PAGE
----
Thank you very much for all the replies, and for sharing your personal experiences. Highly appreciate them! Having read all of these, I guess it's really not clear-cut but an organic process, that would be unique to our own experience and response to therapy. I'm still not under professional help, but hoping to enroll in one asap. So right now, I'm trying to learn as much as I can. I guess I'm just really worried and scared too, of the whole process, of the possible difficulties and time to be spent; so trying to have an idea what to expect, kinda set my mind to it.


@Wendell_R I'm glad to read how you've progressed, and how it's now easy for you to bring up a positive imagery of being loved as a child. That's wonderful. :) No worries, I understood what you meant; I'm also currently working on developing a very loving 'Inner Mother' in preparation for formal therapy. I didn't know EMDR introduces that technique as well, and thought it only seeks to erase the negative emotions.

@Movingforward10 I'm actually still unsure. I feel inclined towards IFS, but can't find any local therapist that specializes in that method. I was able to search up someone who offers EMDR though, so hoping to save up and get a consultation soon. And hoping too that she would be a 'good therapist' according to how you described it, and that the method is something that would work for me. Thanks for the empowering advice. :)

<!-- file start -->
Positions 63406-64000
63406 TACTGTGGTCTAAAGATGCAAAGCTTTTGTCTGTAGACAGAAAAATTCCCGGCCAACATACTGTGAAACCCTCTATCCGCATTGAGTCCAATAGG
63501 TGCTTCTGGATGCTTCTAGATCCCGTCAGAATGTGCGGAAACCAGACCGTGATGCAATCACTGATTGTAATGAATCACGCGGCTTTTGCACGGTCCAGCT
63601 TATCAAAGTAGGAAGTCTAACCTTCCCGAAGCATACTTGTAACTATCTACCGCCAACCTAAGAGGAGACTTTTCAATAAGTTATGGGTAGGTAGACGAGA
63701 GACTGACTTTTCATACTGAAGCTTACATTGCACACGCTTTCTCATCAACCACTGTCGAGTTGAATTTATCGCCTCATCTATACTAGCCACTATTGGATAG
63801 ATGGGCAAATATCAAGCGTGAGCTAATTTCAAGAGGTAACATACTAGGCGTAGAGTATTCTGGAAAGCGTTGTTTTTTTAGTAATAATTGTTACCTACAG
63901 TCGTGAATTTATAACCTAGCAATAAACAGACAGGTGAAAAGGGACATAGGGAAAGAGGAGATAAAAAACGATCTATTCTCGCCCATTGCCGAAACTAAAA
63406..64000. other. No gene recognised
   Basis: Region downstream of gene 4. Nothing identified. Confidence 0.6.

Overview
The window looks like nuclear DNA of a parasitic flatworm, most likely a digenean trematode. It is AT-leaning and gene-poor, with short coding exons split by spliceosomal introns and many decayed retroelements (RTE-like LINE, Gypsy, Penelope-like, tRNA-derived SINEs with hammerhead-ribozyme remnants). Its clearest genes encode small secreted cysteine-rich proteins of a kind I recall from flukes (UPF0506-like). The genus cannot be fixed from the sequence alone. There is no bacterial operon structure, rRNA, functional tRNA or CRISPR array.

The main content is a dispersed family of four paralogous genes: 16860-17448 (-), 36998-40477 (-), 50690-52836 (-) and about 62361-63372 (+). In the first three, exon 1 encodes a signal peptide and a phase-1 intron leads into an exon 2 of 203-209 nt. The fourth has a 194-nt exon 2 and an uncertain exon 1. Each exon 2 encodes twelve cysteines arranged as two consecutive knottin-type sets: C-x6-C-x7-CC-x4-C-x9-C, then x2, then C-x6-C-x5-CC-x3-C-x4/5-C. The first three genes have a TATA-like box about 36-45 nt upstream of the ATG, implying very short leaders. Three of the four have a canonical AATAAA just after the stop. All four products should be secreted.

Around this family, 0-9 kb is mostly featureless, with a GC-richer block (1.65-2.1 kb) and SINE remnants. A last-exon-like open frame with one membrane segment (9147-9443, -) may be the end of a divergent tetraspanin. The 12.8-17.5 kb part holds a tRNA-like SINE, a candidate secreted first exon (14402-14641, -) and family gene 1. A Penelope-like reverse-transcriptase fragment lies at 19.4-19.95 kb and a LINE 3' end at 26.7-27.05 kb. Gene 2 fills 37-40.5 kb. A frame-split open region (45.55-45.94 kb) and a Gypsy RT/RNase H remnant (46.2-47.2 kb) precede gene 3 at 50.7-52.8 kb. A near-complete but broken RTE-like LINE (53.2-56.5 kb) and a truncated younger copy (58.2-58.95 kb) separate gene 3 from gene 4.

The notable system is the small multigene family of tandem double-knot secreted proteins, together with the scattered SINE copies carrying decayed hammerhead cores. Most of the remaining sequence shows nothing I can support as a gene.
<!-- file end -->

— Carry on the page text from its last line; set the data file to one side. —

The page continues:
@arfie This process of following the thread wherever it leads to at the moment sounds like a good method, rather than forcing one's own idea of which particular set of memories to settle. I appreciate you sharing a personal example and how it works for you. I guess I just also need to trust myself, and the process. :)

@Sues Oh, that is an interesting way to 'group' things somehow, makes total sense. And it's so great to read that you are free of hurt and fear, and that you now feel confident doing the same process for the worse stuff. That's highly encouraging for me too. :)
 

katz

MyPTSD Pro
When people have told me to just go ahead and process the memories - I have always told them it is like a bunch of scattered papers on the floor. I have to pick up each one, read it, and then I can file it in the file cabinet in the corner of "my room". I know that the paper is in there and that I can look at it anytime if I need to.